It's Palm Sunday. I've found preparing a sermon for today really difficult. There is just so much to say about what happened that I have not been able to reduce my jumble of thoughts to a manageable presentation - hopefully I will this morning.
We're in Matthew this Easter and one the things that intrigues me about Matthew's telling of the story is the numbers of pairs he refers to. Scholars endlessly debate the two donkeys, some suggesting that Matthew was somewhat dim to read the Zechariah 9 prophecy to mean that the king came riding on two animals!
I wonder if Matthew draws attention to pairs in order to draw us to the heart of the story. Two disciples are sent to get two donkeys at the beginning of a narrative that concerns two crowds, two views of Jesus and two testimonies about him from outsiders. Let's unpack that.
Matthew is the only gospel writer to distinguish between the crowd accompanying Jesus and the crowd already in Jerusalem. The latter is puzzled about the commotion and ask 'who is this?' (10 - everything so far in the story has happened outside Jerusalem); the former answer that 'Jesus is the prophet from Nazareth' (11), the northern crowd and telling southern enquirers that the messiah is one of theirs!
The Jerusalem crowd gives way to the Jerusalem leaders - the chief priests and teachers of the Law - who object to the singing of the children in the temple because of what they are singing to and about Jesus (not because they are against kids choirs in the temple!). They have a view of Jesus at odds with the one Matthew has been unfolding to us through his narrative. To them Jesus is at best an interesting if maverick preacher, at worst someone who will bring the wrath of Rome down on them. They certainly believe he has no business saying the things he's reputed to have said and accepting the praises of the children.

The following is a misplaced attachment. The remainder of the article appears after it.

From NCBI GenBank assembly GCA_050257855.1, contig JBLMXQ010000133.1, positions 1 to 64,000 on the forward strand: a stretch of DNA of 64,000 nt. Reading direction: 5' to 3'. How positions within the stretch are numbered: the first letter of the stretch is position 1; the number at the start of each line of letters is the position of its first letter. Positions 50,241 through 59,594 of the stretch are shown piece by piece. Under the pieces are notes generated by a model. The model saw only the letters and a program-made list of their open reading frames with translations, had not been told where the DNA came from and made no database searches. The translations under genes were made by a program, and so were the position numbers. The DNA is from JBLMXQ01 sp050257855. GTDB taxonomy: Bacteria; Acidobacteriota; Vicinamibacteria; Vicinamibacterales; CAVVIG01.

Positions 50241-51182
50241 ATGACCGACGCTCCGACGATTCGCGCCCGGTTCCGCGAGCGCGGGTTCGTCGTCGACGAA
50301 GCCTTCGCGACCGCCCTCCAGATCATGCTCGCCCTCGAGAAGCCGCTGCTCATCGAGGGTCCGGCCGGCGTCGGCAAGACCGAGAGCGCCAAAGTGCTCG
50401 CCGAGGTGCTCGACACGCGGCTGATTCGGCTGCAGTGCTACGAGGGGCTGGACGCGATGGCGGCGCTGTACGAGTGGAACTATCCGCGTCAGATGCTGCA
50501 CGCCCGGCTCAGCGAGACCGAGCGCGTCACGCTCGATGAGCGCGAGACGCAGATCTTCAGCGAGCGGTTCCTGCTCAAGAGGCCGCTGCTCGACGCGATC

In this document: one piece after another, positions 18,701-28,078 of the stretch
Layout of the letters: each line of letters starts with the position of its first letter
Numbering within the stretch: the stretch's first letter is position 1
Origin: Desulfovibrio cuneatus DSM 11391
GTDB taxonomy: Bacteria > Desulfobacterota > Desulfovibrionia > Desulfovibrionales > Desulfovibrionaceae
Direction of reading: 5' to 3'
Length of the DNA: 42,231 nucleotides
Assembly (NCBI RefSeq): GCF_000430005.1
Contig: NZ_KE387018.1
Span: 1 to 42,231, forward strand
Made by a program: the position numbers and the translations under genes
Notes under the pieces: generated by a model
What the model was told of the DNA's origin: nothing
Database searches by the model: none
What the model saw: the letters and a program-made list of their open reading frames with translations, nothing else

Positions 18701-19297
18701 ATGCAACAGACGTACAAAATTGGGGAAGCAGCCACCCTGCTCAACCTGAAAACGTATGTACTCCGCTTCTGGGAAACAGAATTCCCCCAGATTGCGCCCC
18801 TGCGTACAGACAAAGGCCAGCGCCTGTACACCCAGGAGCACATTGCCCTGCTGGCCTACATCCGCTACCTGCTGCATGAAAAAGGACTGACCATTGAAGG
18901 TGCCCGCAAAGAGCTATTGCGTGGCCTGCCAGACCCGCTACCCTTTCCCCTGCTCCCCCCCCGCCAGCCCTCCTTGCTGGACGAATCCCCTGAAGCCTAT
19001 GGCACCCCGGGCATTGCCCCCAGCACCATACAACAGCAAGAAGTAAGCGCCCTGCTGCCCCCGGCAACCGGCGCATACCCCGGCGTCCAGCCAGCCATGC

All these pairs lead to the most crucial pair - that of the two testimonies about who Jesus is - at the heart of Matthew's story. The two testimonies come from 'outsiders' - the Galilean pilgrim crowd and the children - and concern who Jesus is.
The first identifies him as 'the prophet', a strong echo of Deuteronomy 18:15-19, which looks to the coming of the prophet like Moses, a text that informed Jewish messianic expectation in the first century. More than that, they have already suggested that he is the king foreseen by Zechariah (9:9), an echo of David's return to the city after Absolom's revolt (hence the strong emphasis on Jesus as Son of David in this section of the gospel?). Of course the crowd does not quote Zechariah, Matthew does. But the crowd's behaviour - the chanting of hosanna (from Psalm 118:25-26), the spreading of cloaks and branches on the road - point to the text in Matthew's mind: they clearly see him as God's prophet and king, the long-awaited messiah who will lead them to freedom in his Kingdom.
Having made his demonstration in the temple, the children sing and Jesus responds to his critics by citing Psalm 8:2. It all looks so innocent and the focus appears to be on Jesus and his enemies. But if we miss the detail, we miss what the temple authorities were so grieved about.
Jesus' demonstration in the temple consists of two actions - turning over the tables of a few money changers and dove sellers (probably his action was not big enough to arouse the interest of the Romans or the temple police - unlike what happened in Acts 21:27-35; this was a small-scale making of a point) and the healing of those barred from access to the temple (the blind and lame - their access was not officially barred but their lack of welcome stems from the time David took the city as narrated in 2 Samuel 5:6-8).
It was these two actions together that drew the attention of the priests and the children (and no doubt others who were amazed at what was happening). The children sing hosanna as the crowd leading Jesus into the city had done (thus tying the two halves of the story very closely together). But when the priests object, Jesus quotes Psalm 8:2, a verse that applies the singing of children to the praise of God. What is Jesus claiming here? As Dick France suggests in his excellent commentary on Matthew 'Jesus was not averse to taking upon himself what in the OT was said of Yahweh...unless he is here setting himself in the place of Yahweh, the argument is a non-sequitur' (quoting his own much earlier study on Jesus and the Old Testament).
The priests are left gagging as Jesus leaves for the day. It's only when he returns to the temple the following day that they have found their voice again and ask where he gets his authority from (23)